Southminster’s eight bells form an A flat major scale (though slightly flat) and range in weight from 476 to 1,050 pounds. They were cast in the Whitechapel Bell Foundry in London—four of them were cast in 1814 and dedicated at a church in Lancashire, England, in honor of King George III’s birthday.

Each bell has an inscription of the word “peace” in two languages. Represented languages are Arabic, Cheyenne, English, French, German, Greek, Hawaiian, Hebrew, Hungarian, Italian, Japanese, Latin, Norwegian, Russian, Spanish and Swahili. They form the “Peace Tower,” named after the benefactress of the bells, Helen Ruth Henderson, who died in 1999. They were dedicated on October 5, 2002.

“The whole activity is at the cusp of music, mathematics and sports—because it takes some strength to ring the larger bells … it’s also a fundamentally social activity, like chamber music. You can’t do it alone.” -Don Morrison, Castle Shannon Boulevard, Local Change Ringing Expert

How they work: A change ringing “peal” is not a recognizable tune—it is a mathematical sequence, changing the order of the bells each time to include all permutations of a pattern. At Southminster, all permutations of an eight-bell pattern, a “full peal,” can take about an hour, but sometimes they will use fewer bells or a “quarter peal,” which lasts 15 minutes. Learning a peal requires many hours of practice, with one person on each bell being used.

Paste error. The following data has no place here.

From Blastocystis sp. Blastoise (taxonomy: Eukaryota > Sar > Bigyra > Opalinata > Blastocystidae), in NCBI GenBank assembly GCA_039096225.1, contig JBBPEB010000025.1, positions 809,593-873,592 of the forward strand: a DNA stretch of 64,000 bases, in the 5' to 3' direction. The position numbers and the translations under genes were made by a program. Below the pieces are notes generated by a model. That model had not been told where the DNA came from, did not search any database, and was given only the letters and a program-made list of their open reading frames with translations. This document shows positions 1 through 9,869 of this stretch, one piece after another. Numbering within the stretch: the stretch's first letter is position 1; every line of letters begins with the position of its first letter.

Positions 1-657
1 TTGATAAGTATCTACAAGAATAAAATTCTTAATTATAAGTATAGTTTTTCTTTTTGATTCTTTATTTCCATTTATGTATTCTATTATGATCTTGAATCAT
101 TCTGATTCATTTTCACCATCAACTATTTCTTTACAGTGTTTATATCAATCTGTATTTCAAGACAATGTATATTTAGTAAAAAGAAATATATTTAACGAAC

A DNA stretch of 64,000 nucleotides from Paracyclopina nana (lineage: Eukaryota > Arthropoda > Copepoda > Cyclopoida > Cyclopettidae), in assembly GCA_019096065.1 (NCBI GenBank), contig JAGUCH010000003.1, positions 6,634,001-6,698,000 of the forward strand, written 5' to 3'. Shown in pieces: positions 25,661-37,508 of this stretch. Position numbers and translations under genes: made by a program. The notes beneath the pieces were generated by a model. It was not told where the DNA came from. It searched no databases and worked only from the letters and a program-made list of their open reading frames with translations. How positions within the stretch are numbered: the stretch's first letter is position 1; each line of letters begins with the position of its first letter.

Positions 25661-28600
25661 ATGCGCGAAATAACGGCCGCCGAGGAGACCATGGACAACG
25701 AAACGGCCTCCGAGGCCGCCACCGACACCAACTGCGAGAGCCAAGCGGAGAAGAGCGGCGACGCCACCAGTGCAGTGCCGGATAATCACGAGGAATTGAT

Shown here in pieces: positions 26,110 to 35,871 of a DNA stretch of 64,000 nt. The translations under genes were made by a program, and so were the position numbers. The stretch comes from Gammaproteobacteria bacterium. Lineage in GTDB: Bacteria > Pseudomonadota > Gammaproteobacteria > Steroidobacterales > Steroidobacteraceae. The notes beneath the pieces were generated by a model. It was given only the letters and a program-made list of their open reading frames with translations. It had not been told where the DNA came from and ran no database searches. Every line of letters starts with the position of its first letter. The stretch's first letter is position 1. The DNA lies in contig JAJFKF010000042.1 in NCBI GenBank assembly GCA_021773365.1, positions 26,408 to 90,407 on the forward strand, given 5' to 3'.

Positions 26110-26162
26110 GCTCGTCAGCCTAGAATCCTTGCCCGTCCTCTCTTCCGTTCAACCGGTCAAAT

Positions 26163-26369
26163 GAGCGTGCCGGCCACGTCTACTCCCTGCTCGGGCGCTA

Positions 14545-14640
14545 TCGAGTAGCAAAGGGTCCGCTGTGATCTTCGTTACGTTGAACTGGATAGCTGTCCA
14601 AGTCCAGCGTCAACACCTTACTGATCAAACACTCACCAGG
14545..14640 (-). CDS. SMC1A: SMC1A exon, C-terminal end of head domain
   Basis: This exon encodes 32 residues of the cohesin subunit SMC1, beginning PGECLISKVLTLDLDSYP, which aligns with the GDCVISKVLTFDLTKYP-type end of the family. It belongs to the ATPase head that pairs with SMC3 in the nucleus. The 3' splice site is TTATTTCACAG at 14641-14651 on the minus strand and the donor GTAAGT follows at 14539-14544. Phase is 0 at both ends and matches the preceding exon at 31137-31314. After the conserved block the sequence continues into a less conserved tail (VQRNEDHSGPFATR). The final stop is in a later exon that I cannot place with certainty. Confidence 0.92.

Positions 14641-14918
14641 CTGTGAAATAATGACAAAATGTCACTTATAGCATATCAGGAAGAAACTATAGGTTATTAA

In addition to Sunday worship services, weddings, funerals and holidays, Southminster’s bells will chime for special occasions and community events, such as the Mt. Lebanon Classic Car Show and Street Festival.

Where can you hear them? Depending on weather conditions and whether or not their bells are muted, you can hear Southminster’s bells in Uptown as well as the Avondale, Clearview, Parker Gardens, Willow Terrace, Washington Park, Lebanon Hills and Mission Hills neighborhoods.

 
St. Bernard’s largest bell, named “Bernard,” is 73 inches in diameter and weighs 8,400 pounds.

St. Bernard Roman Catholic Church (St. Michael the Archangel Parish) [2]
311 Washington Road

About the tower: There are 99 steps and three small landings inside the bell tower at St. Bernard. Above the bells is a large wooden structure, accessed by two long straight ladders, which supports the outside dome and the turrets at the top of the belfry. In 2013, it was repointed, a new A-frame was built to support the bells, with a rubber roof and lightning rod system to protect the tower. Midway up the tower steps is a view of the interior of the church below, and the top of the tower provides a panoramic view of the community.

“I believe that the bells are unique for the same reason they are important. They call us to prayer … Essentially from birth to death, bells ring for us, to celebrate with us, to mourn with us, and always to call us to prayer, reminding us of God’s presence in our lives.” -The Rev. Thomas Gramc, Parochial Vicar at St. Michael the Archangel Parish